Emily Lakdawalla is The Planetary Society’s senior editor and planetary evangelist.
When I first came to The Planetary Society in 2001, there were few solar system spacecraft actively operating their science missions. That year, it was just Mars Global Surveyor, Deep Space 1, Stardust, and the tail end of the Galileo mission. The current decade has been a different story. It’s gotten so busy that I had to write down a list and make a point of checking each active mission every month or two, just to be sure I hadn’t missed any momentous events. I used to do this only at planetary.org/blog, but now I’m initiating a regular column in The Planetary Report called Where We Are, your guide to humanity’s active robotic emissaries across the solar system and beyond.
On the facing page, you’ll see two wide solar system views: one focused on the inner solar system through the main asteroid belt, and one zoomed out to encompass the outer planets and the Kuiper belt. The layout is based on diagrams produced by space fan Olaf Frohn for planetary.org since 2009. Insets show you the exploration action at Mars, at our Moon, and at L1, a gravitationally stable point between Earth and the Sun. I don’t show spacecraft in Earth orbit. You’ll see all the deep-space robots that are currently in routine communication with Earth—plus one, Opportunity, that is not actively communicating with us as we go to press. Let’s hope that the silent Mars rover wakes up before you receive the next issue of The Planetary Report.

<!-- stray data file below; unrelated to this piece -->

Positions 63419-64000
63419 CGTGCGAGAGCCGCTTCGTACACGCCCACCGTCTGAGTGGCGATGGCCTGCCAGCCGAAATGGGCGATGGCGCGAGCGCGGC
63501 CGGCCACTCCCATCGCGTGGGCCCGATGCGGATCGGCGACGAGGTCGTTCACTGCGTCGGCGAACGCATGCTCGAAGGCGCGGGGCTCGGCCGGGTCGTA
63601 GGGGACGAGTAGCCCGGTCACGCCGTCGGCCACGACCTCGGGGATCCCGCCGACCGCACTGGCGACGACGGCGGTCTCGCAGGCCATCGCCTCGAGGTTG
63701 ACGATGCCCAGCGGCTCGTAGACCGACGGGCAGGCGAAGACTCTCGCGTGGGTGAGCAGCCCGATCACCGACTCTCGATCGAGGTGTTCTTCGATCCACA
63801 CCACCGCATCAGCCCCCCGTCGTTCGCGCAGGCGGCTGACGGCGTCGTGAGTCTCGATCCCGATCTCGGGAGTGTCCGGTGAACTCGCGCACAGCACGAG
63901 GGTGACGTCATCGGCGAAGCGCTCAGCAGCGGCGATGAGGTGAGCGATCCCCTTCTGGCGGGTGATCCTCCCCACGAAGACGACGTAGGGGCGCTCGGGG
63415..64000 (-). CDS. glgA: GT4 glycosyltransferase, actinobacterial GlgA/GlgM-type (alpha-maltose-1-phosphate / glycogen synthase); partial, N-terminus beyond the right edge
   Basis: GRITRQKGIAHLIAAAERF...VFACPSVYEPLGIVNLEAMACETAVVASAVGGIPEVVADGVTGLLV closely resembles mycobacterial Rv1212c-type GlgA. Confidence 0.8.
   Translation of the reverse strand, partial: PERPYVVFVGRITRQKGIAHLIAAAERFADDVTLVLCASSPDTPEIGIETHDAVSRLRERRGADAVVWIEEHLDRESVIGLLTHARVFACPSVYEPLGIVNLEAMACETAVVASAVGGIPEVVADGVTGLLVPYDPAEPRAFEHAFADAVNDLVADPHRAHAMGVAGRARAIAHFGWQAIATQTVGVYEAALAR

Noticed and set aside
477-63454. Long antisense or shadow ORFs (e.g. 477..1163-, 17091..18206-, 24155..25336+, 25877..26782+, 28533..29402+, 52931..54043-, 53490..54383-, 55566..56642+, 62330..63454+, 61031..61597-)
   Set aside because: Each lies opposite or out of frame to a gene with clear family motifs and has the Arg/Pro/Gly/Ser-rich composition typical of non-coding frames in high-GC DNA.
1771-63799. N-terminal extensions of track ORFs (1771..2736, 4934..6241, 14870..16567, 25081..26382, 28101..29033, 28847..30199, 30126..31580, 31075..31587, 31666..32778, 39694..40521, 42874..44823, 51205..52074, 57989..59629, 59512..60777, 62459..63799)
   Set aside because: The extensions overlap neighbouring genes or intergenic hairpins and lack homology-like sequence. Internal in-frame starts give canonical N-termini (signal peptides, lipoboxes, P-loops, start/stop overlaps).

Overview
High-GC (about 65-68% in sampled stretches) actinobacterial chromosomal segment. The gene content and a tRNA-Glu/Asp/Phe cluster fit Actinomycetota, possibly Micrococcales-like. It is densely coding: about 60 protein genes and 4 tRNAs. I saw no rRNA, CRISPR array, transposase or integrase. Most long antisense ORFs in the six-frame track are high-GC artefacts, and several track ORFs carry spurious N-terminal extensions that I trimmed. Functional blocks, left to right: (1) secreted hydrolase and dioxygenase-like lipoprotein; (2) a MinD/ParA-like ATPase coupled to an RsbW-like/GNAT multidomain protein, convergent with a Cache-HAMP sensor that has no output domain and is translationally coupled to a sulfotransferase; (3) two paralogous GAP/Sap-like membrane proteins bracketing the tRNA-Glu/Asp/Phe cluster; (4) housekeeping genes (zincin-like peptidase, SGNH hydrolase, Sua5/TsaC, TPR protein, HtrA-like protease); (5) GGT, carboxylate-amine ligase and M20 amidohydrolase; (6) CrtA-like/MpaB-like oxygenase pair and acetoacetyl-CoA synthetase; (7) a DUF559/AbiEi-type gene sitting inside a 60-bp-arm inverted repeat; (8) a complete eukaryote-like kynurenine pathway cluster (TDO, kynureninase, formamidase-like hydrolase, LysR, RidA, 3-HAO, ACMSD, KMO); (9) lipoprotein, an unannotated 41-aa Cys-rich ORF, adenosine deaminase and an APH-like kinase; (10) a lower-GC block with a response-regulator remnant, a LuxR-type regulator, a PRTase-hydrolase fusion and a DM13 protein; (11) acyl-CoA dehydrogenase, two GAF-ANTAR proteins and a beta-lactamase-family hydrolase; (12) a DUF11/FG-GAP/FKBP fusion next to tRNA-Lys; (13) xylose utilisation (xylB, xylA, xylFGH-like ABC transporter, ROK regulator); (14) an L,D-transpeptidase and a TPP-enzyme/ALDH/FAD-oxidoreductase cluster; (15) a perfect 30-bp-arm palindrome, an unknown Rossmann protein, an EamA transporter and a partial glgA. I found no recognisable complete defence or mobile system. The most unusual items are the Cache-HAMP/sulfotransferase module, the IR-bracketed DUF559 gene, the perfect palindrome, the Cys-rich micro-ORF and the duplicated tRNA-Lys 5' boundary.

What else will change before January? As you’ve read in this magazine, BepiColombo should set off for Mercury via Earth and Venus in November, and Chang’e-4 will launch toward a landing on the lunar farside in December. OSIRIS-REx is slowly approaching its target asteroid Bennu, which will transform from a point of light into a unique-looking world by December. Hayabusa2 is expected to deploy its landers, touch down, and grab a sample from Ryugu. Kepler, running on fumes, may not last out the year.
Out at Mars, InSight will land on November 26 and begin to set up its geophysical experiments, bringing the total number of Mars spacecraft to 9 (assuming Opportunity is still with us).
Beyond Mars, our fleet has suffered expected losses in the last couple of years. We’re down to Juno, patiently orbiting Jupiter; Dawn, nearly out of fuel at Ceres; and New Horizons, fast approaching an exciting New Year’s Day flyby of classical Kuiper belt object 2014 MU69. Far beyond everything else, Voyager 1 and 2 continue to send us messages from interstellar space.